On Aug 13, the National Museum of China received a donation of 195 pieces of ancient porcelain recovered from the wreck of the Tek Sing, an important record of the prosperity of China's Maritime Silk Road. 

In 1822, the Tek Sing, loaded with silk and porcelain from China, sank in waters off the coast of Indonesia. The sunken ship was salvaged by a commercial team in 1999, and the artifacts were then auctioned off. 

Zheng Changlai, chair of Waterside Culture Group, a private Chinese firm which donated the relics to the museum, said that the ship's cargo of blue-and-white porcelain was manufactured at the Dehua kilns in East China's Fujian province during the Qing Dynasty (1644-1911). In 2018, the company purchased more than 100,000 pieces from a British company. 

Zheng said he hopes the donation to the national museum will attract more people to participate in the protection, inheritance and innovation of Chinese ceramic culture. 

Geng Dongsheng, director of the Ceramics Institute of the Academy of the National Museum of China, says the shipwreck's treasure, with its clear chronology and final resting place are of great significance and value to the study of China's maritime trade in the 19th century and the route of the Maritime Silk Road as well as the porcelain making history of Dehua. 

The sintering techniques of Dehua porcelain have been inscribed on the list of China's national intangible cultural heritage.

Archaeological findings show that, with the rise of Quanzhou port in Fujian as the largest port in the East during the Song (960-1279) and Yuan (1271-1368) dynasties, Dehua ceramics became bulk commodities on the ancient Maritime Silk Road. 

Rise and fall 

The small county has basked in the rise and wallowed in the fall of the ceramics industry. 

Chen Mingliang, a Chinese arts and crafts master and national inheritor of the Dehua ceramics technique, says that, during the Ming Dynasty (1368-1644), the techniques used to create Dehua ceramics reached a peak with porcelain being produced as white as cream.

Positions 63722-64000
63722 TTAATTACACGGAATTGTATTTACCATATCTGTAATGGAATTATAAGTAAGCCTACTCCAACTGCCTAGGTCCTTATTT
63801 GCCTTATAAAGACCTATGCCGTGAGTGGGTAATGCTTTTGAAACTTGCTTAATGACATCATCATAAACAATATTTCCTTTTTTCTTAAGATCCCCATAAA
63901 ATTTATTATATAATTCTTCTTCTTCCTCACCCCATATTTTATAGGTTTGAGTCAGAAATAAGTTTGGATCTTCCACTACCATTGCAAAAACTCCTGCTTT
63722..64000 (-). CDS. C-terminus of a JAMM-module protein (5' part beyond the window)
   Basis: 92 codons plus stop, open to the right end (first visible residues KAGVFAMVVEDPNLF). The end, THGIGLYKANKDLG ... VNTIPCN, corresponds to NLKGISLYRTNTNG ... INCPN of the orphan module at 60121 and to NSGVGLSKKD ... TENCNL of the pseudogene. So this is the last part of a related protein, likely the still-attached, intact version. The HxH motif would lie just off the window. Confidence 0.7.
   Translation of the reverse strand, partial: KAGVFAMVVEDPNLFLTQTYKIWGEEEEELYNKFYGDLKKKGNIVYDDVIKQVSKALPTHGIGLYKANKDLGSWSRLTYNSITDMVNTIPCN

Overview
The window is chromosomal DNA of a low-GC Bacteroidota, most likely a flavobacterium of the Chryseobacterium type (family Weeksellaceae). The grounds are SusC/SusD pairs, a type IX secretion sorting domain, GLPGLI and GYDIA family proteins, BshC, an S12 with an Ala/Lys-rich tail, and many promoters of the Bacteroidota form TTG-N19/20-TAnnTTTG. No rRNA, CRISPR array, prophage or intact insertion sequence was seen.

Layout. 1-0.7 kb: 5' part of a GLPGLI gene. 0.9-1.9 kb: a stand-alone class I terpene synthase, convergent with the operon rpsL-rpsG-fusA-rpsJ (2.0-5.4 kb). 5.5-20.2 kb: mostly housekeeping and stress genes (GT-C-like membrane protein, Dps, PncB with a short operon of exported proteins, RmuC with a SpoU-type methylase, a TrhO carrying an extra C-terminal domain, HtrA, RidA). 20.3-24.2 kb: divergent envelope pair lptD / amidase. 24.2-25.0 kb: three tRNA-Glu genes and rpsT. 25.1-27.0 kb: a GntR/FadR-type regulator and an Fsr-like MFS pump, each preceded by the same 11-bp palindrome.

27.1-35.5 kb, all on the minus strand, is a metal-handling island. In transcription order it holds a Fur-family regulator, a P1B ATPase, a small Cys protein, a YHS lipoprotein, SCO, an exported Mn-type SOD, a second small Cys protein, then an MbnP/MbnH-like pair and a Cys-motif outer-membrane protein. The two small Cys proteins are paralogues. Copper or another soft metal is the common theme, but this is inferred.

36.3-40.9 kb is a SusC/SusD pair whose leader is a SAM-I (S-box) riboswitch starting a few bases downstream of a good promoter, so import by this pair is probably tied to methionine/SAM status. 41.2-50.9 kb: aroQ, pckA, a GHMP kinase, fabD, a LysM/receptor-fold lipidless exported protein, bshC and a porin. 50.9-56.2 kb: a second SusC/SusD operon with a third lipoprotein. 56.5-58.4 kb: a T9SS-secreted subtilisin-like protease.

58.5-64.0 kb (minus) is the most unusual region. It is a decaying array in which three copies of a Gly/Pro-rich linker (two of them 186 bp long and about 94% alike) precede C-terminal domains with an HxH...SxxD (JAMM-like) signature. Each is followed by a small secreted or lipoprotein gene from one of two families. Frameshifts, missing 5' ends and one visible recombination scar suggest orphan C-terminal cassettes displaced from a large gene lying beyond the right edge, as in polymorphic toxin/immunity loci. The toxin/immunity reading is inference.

"That was why the French named Dehua-made, ivory white porcelain 'Blanc de Chine' 300 years ago, a title that is still used today," says Chen. Highly-coveted by European nobles, Dehua white porcelain sparked the production of porcelain in Europe. 

"Then, during the Qing Dynasty, because of the huge overseas demand for Chinese porcelain utensils, the fine art of blanc de Chine porcelain production gradually waned, as craftsmen turned to the mass production of blue-and-white porcelain utensils for export," explains Chen. 

The Tek Sing ceramics are evidence of those mass exports, he says. 


In the 1960s, ceramic craftsmen at Dehua researched and resumed the traditional sintering method of blanc de Chine porcelain. 

Chen has stuck to blanc de Chine art porcelain making in Dehua, noting that it is necessary to combine traditional techniques to create works suitable for contemporary aesthetics in order that the porcelain craft can be revived to its former glory. 

The only remaining ancient kiln in Dehua is the Yueji Kiln, which has been burning continuously for more than 400 years. 

It still churns out four batches of pottery a year and the production attracts ceramic makers and visitors from all over the world. 

Lin Zeyang, a 27-year-old local in Dehua, rents two small houses near the kiln as her ceramics workshop. She explains that, while people nowadays use electric kilns to make ceramics that are convenient and easy to operate, in the ancient wood-burning kilns, each ceramic piece takes on a unique shape because of the uneven heat. 

"This imperfection creates an individuality that cannot be replicated by today's modern machinery, a quality which, in recent years, has been gaining in popularity among consumers both at home and abroad," she says. 

She adds that artists can rent space in the Yueji Kiln to create their own work. Last year, demand for her porcelain from the kiln far outweighed production and she was unable to keep up with incoming orders. 

To this day, Dehua remains China's largest production and export base of ceramic handicrafts. 

By the end of 2018, there were more than 3,000 ceramic enterprises in Dehua, employing more than 100,000 people, with an annual turnover of 32.85 billion yuan ($4.65 billion), and the products were sold and exported to 190 countries and regions. 

However, while once upon a time, the most popular exports were porcelain figures and utensils, these days Western craft porcelain fills the cargo holds of ships leaving China. 

Whether it's the porcelain souvenirs sold at Universal Studios and the world's Disneyland theme parks, the best-selling ceramic cups in Starbucks, or small porcelain models found in European and American gardens-even seasonal porcelain for Christmas and Easter-most of them come from this one small county in southern China. 

Zheng Pengfei, manager of Shunmei Ceramic Cultural Enterprise, one of the largest ceramic exporters in Dehua, says the company has earned international bargaining power through its exports. Its household porcelain products can now be found on the shelves of Walmart and other major international retailers. 

He adds that Dehua porcelain needs to continue to impress the world, not only with its considerable production output, but also through its innovation and technique.